Butler Returns, Wizards Claw for Win

Caron Butler, working against Cleveland's Sasha Pavlovic, led the Wizards with 19 points in his return to the lineup after missing 17 games with a hip injury.
Caron Butler, working against Cleveland's Sasha Pavlovic, led the Wizards with 19 points in his return to the lineup after missing 17 games with a hip injury. (By Pablo Martinez Monsivais -- Associated Press)
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By Ivan Carter
Washington Post Staff Writer
Friday, March 14, 2008

The calendar read March 13, but last night's game at Verizon Center had the vibe of a playoff contest. The return of Washington Wizards all-star Caron Butler and the presence of Cleveland Cavaliers star LeBron James set the table for an intense game that stoked the sellout crowd.

The Wizards, who emerged with a 101-99 victory after James missed a potential game-winning three-pointer as time expired, can only hope for a similar outcome should the rivals meet in a playoff series for the third straight year.

Seven Wizards scored in double figures, including Butler (19 points and six rebounds in 41 minutes). James finished with 25 points on 9-of-22 shooting for the Cavaliers.

The Wizards (32-32), who moved back to .500 for the first time since Feb. 6, are in sixth place in the Eastern Conference, two games behind Toronto and 1 1/2 games ahead of Philadelphia.

Wizards guard DeShawn Stevenson (13 points, 5 assists and 3 steals) drew a charge on a driving James with 13.2 seconds remaining. Then, on the game's final possession, Stevenson defended James one-on-one and got a hand in James's face as he attempted to make a step-back three-pointer for the game-winner.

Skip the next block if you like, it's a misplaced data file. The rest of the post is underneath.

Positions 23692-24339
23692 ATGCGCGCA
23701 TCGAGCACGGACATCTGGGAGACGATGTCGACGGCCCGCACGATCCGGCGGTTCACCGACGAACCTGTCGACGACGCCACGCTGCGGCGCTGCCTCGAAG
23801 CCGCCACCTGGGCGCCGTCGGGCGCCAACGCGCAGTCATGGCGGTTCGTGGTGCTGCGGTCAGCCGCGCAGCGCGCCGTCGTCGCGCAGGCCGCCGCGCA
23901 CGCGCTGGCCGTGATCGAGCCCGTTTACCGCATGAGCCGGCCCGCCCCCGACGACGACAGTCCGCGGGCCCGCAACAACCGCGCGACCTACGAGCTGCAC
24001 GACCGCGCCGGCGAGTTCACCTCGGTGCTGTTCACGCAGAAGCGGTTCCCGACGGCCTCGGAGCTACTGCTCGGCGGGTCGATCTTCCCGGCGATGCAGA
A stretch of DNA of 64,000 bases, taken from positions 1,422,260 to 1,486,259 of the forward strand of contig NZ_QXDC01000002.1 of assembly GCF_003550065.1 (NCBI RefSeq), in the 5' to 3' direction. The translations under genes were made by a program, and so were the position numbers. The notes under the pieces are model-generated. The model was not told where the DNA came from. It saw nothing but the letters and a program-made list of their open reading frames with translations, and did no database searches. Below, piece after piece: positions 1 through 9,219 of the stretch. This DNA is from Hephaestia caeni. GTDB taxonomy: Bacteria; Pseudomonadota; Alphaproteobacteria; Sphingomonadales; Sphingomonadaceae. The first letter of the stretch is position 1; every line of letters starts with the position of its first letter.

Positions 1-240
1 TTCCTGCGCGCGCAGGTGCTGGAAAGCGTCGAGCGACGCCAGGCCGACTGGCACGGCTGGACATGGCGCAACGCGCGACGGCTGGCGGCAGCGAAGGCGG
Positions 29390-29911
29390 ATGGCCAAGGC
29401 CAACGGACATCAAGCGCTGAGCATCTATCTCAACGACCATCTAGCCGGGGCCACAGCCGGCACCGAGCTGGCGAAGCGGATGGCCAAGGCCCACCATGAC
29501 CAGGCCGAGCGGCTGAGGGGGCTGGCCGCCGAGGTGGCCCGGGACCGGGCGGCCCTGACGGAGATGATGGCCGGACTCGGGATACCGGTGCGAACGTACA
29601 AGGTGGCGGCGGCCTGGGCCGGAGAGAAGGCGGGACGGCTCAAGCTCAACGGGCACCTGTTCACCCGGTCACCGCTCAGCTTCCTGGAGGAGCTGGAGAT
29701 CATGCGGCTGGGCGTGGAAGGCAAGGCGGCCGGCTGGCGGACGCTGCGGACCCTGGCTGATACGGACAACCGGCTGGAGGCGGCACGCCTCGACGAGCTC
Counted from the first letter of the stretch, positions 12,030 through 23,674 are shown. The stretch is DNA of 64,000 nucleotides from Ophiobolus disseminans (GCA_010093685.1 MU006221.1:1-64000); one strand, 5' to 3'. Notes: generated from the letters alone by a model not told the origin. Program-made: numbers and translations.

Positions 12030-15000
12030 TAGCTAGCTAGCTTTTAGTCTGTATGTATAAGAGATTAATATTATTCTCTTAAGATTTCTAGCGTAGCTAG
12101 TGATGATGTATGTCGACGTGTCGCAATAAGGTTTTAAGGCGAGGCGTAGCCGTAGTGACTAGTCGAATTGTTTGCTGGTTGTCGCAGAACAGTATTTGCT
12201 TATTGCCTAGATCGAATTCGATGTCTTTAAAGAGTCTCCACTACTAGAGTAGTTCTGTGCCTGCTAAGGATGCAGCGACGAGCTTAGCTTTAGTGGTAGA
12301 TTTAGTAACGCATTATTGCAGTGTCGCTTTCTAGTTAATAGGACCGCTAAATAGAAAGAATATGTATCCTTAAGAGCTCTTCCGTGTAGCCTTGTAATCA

Afterward, Stevenson said the Wizards had something to prove because Cleveland knocked them out of the playoffs the last two seasons and because the Cavaliers walked onto the court last night with an unmistakable "swagger." There was trash-talking throughout the game, much of it involving Stevenson, James and Cavaliers guard Damon Jones.

"I was just trying to get up under his skin," Stevenson said of James. "Make him think about me, playing, competing and talking trash. Sometimes you have to do that with those guys. Those guys play guys who are scared of them all day and that can get under their skin a little bit."

Stevenson wasn't done. As he left the building, he was asked about James again.

"He's overrated," Stevenson said. "And you can say I said that."

Jones, who exchanged words and hand gestures with Stevenson throughout the game, understood Stevenson's motives.

"He's just trying to create a little swagger for himself and give them a little edge," said Jones, who eliminated the Wizards with a game-winning jumper in Game 6 of the 2006 playoffs. "It makes perfect sense. We've handled them pretty well lately and you gotta do what you can."

Butler, returning from a left hip injury, connected on his first shot attempt -- a 20-foot jumper -- and closed the first quarter with a team-high nine points on 4-of-6 shooting.

He looked surprisingly crisp for not having played since Feb. 5 and was eager to mix it up with any Cavalier that crossed his path, including Sasha Pavlovic, who was on the receiving end of a Butler elbow when the two got tangled up midway through the opening quarter.

Butler said the hip felt good after the game as he headed out to celebrate his 28th birthday.

"The hip feels fine," said Butler, who missed 19 games with the injury, including 16 straight. "I'm just looking forward to celebrating this birthday with the rest of my family tonight and then getting back to work."

The mood inside the Wizards' locker room would not have been so joyous had James connected on his last-second attempt. The Wizards had elected not to double-team him once he received the inbounds pass from Jones with 7.2 seconds left.

James, who made two free throws to clinch Cleveland's 90-89 win over the Wizards on Feb. 22, chose a different strategy this time.

"I wanted to go for the win," James said. "I didn't want to play overtime. I missed. I'm human."

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